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Review: 'Blind Revenge' loses its way

The English-language thriller from the late Raoul Ruiz is more melodrama than mystery.

July 12, 2012|By Robert Abele
  • "Blind Revenge."
"Blind Revenge." (Cinema Epoch )

Before his death last August, Raoul Ruiz's "The Mysteries of Lisbon" earned just praise as a late masterpiece of epic, sumptuous formalism from the prolific Chilean filmmaker. His English-language thriller, "Blind Revenge," completed a few years ago, won't necessarily harm the eccentric director's reputation and, in fact, its pockets of weirdness and the familiar Ruiz theme of the inconvenience of the past might draw the curious. Others will likely shrug.

Slapped with a new, more exploitative title after originally released in the U.K. as "A Closed Book," writer Gilbert Adair's "The Servant"-meets-"Sleuth" scenario has newly blind, grumpily witted British critic Sir Paul (Tom Conti, sporting black shades) hiring an American amanuensis (Darryl Hannah) to move into his sprawling, musty estate and type out his memoirs, only to gradually realize she's quietly altering the familiarity of his shut-in existence. (That chair wasn't there before!)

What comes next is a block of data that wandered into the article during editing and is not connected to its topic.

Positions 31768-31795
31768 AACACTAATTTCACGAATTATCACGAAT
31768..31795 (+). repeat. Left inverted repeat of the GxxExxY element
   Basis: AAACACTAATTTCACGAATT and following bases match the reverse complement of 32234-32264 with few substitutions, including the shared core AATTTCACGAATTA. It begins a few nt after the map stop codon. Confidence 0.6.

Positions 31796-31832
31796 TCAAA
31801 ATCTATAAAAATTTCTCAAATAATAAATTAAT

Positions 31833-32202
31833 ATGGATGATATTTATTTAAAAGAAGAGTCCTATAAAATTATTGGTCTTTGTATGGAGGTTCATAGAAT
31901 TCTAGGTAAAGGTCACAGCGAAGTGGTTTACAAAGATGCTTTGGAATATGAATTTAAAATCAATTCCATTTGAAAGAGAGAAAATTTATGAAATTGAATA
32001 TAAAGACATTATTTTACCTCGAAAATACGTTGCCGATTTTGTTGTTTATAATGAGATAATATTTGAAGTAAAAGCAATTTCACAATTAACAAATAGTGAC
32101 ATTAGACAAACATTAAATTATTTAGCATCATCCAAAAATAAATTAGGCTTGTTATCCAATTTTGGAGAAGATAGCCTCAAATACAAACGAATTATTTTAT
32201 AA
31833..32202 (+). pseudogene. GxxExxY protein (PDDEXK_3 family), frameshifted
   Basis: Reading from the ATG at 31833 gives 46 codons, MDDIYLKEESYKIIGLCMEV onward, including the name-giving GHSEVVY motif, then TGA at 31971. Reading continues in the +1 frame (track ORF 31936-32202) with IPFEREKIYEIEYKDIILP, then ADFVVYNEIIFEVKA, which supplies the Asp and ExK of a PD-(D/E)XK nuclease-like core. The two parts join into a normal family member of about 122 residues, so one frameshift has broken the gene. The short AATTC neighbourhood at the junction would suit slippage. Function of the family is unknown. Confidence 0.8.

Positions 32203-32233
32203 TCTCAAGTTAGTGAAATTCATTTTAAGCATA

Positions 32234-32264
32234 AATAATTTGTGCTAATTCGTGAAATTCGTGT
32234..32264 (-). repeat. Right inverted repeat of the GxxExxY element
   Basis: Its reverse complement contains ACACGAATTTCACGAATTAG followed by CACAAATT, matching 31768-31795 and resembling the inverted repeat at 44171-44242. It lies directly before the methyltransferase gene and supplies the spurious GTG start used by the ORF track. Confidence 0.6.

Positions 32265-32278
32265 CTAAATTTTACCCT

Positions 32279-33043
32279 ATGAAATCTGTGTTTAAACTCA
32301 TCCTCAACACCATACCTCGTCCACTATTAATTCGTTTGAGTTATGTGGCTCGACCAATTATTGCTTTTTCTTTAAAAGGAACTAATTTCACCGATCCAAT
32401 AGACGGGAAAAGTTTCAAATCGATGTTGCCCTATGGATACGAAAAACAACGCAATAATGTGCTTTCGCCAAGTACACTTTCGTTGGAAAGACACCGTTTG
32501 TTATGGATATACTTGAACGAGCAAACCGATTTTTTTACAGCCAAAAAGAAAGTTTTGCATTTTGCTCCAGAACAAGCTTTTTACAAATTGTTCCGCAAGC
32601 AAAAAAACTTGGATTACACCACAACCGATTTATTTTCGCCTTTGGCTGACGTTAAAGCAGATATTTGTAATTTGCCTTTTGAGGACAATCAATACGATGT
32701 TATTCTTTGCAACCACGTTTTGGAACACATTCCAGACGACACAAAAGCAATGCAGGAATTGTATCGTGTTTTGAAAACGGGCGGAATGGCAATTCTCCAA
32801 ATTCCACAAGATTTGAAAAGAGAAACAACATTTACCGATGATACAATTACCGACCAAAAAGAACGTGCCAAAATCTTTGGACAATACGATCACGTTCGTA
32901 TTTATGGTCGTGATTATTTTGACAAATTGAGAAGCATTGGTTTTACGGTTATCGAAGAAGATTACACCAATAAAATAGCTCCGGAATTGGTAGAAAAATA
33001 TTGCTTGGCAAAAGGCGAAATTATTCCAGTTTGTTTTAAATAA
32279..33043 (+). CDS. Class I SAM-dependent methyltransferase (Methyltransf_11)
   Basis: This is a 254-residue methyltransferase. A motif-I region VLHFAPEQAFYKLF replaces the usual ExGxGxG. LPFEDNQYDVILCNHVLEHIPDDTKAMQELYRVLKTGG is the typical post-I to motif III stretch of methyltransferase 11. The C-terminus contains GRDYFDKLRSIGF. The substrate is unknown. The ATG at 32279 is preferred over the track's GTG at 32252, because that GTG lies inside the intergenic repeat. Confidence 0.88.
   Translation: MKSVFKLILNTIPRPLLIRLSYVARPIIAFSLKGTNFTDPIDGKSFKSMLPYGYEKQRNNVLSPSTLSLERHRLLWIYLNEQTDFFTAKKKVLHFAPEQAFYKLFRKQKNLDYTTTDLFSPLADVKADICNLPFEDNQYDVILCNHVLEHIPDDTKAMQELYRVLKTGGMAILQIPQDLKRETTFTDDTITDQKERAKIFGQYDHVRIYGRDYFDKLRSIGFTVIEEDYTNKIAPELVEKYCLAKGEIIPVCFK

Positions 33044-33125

Though Conti's stream of arrogant patter is amusing, Hannah is mostly stiff as someone with a secretly cruel hand to play. Ruiz seems more interested, anyway, in the faded elegance of Paul's Gothic surroundings than the melodrama at hand, which dilutes the story's more sinister edges.

Even bit turns from Miriam Margolyes and Elaine Paige aren't enough to make "Blind Revenge" much more than a stagey misfire.


"Blind Revenge." No MPAA rating. Running time: 1 hour, 27 minutes. At Laemmle's Noho 7, North Hollywood.

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